After playing and losing to Virginia in the ACC tournament final Saturday night, North Carolina’s next game will be played against the anti-Virginia.
Lipscomb, the Tar Heels’ first opponent in the NCAA tournament, actually averages more points per game than North Carolina (82.6 to 82.0).
The Bisons – and yes, it’s plural, and they don’t want to hear from any grammarians about it – also don’t have nearly the talent of No. 1 overall seed Virginia. The Bisons are a No. 15 seed, and the No. 2 Tar Heels are supposed to dispatch them with relative ease in Friday’s 2:45 p.m. first-round game at Spectrum Center.
But I’ll give the Bisons this: They sure have some moxie. Listen to these quotes from Thursday’s Lipscomb’s pre-tournament news conference.
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From forward Rob Marberry: “We’re not here just to have fun and shoot around with the UNC team. We always have it in the back of our head and always are going to practice like we’re going to win. That’s what we’re going to come out and do.”
From guard Kenny Cooper, talking about the possibility of an upset: “It’s very doable.”
From Garrison Mathews, the guard who leads Lipscomb in scoring at 22.1 per game and had 43 in one game this season, on his team’s greatest strength: “I would say our 3-point shot. I don’t think they (the Tar Heels) defend very well on the perimeter.”
Hey, if you’re Lipscomb, you have to believe, right? And we all know a “15 vs. 2” upset is possible.
If it happens Friday in Charlotte, it would certainly be an upset of mammoth proportion. Lipscomb is a private liberal arts college in Nashville, Tenn., with an enrollment of 4,585. The Bisons were once an NAIA power, but made the conversion to NCAA nearly two decades ago and are making their first March Madness appearance.
Lipscomb coach Casey Alexander has given his team a crash course in “15 vs. 2” NCAA tournament history – Lehigh over Duke, Florida Gulf Coast over Georgetown and so on. He is also realistic about the talent disparity between the two programs.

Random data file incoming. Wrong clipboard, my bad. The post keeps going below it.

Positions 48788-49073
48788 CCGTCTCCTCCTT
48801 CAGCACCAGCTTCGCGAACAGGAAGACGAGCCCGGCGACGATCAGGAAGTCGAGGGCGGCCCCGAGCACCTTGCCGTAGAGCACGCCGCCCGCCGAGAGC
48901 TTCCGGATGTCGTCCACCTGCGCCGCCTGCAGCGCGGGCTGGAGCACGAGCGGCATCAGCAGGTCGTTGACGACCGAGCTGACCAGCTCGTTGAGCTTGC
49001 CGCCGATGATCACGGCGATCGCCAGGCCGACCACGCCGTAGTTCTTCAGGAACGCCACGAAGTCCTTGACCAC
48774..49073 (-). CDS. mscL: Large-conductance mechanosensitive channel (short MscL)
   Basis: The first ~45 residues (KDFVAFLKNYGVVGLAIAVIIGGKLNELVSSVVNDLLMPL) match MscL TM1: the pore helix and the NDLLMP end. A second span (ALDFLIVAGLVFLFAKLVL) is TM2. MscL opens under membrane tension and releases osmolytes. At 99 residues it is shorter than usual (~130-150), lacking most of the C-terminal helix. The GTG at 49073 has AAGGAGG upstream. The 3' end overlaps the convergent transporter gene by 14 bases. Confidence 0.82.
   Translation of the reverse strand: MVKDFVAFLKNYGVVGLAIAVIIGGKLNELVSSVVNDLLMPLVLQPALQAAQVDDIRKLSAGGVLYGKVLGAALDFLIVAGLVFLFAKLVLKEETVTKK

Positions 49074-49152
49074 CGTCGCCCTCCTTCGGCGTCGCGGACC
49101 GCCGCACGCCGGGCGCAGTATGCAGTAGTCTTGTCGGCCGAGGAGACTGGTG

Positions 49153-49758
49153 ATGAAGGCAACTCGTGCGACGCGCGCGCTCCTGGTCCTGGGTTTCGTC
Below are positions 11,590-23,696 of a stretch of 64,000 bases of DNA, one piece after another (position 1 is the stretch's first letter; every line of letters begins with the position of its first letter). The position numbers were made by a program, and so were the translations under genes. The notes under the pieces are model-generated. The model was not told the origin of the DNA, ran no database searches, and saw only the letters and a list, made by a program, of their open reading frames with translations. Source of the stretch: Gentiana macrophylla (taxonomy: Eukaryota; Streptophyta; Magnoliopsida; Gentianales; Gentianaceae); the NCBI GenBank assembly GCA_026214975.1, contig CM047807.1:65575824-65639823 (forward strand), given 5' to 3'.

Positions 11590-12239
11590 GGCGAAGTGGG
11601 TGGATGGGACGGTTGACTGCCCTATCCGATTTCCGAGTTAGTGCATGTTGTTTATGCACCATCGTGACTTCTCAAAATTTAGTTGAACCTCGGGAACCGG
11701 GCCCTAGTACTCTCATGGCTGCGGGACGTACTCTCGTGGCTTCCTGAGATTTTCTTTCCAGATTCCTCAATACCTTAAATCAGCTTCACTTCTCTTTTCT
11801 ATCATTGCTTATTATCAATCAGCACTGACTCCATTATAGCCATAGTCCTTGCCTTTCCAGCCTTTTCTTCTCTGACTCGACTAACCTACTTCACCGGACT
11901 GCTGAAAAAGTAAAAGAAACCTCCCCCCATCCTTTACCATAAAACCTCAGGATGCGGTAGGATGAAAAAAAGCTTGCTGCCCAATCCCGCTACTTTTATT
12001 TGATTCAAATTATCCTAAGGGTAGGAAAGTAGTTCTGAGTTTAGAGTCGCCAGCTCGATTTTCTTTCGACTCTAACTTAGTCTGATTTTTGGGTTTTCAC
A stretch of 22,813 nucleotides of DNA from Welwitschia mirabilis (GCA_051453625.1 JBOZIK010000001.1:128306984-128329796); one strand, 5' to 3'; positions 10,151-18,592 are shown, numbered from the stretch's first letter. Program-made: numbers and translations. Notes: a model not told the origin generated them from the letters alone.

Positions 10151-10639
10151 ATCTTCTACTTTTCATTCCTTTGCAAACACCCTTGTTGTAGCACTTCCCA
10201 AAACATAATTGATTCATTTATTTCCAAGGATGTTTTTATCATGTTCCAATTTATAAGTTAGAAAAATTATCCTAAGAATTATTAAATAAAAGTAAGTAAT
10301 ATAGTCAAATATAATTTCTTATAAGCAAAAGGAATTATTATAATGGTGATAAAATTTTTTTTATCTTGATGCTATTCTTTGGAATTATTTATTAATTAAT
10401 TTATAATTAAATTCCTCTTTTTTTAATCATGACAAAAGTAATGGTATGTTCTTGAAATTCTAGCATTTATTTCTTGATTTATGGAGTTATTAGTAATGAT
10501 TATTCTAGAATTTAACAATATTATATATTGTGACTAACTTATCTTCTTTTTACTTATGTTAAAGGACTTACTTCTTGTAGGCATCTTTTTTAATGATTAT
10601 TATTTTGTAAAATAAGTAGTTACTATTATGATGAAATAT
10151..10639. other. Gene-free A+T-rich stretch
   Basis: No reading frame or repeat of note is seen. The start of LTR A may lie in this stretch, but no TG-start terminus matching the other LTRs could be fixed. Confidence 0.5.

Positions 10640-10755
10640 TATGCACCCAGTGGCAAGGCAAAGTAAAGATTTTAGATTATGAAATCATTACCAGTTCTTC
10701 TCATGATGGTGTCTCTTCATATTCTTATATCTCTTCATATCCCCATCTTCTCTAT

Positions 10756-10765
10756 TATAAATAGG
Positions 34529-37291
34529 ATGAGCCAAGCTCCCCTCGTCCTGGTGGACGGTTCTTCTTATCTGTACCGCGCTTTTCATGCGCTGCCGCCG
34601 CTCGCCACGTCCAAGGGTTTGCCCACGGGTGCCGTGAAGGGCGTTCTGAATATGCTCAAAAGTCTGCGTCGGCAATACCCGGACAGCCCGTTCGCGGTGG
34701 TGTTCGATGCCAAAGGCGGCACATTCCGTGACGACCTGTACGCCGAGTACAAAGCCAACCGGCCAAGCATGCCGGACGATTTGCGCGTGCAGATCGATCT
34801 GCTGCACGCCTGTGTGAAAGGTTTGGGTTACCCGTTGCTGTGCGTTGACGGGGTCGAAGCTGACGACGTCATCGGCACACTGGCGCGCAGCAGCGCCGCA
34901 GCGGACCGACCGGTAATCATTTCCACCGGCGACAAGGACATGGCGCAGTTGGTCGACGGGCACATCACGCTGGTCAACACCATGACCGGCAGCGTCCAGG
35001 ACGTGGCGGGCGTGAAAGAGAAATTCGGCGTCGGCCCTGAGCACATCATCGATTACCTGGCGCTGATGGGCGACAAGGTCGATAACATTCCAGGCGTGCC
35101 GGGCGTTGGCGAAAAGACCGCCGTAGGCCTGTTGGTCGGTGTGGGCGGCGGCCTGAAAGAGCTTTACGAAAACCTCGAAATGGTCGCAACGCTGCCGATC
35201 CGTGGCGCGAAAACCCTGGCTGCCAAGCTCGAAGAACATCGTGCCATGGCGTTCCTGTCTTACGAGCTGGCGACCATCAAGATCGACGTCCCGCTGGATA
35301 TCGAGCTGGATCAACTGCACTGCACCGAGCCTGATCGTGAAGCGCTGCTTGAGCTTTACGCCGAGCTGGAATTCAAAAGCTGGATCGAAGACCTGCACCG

“We don’t have a single player on our team that was even considered to be a player for North Carolina,” Alexander said. “And we didn’t recruit a single player on their team because we didn’t think we could go very far.”
In a 10-game series between the teams, the Tar Heels would probably win nine. But what Lipscomb hopes Friday is that this is the 10th game. And mid-major Wofford did beat North Carolina this season, remember. It can be done.
“We’re not here for Lipscomb to be better than North Carolina,” Alexander said. “We’re not going to walk out of here with people putting our programs in the same breath. ...The key is we have to be better than them for 40 minutes one time, that’s it. One time for 40 minutes.”
As for how Lipscomb hopes to do it, the Bisons don’t plan to slow down. They scored 108 points in their conference tournament final win over Florida Gulf Coast to punch their ticket to Charlotte – building a 32-point lead before seeing it cut to five - and they are used to playing fast.
“We always go up and down every practice, so we’re used to running,” Tar Heels coach Roy Williams said. “But this is a team that’s going to run back at us.”
“It’s going to be a ‘guns-a-blazing’ game,” Cooper said. “And a whole bunch of fun.”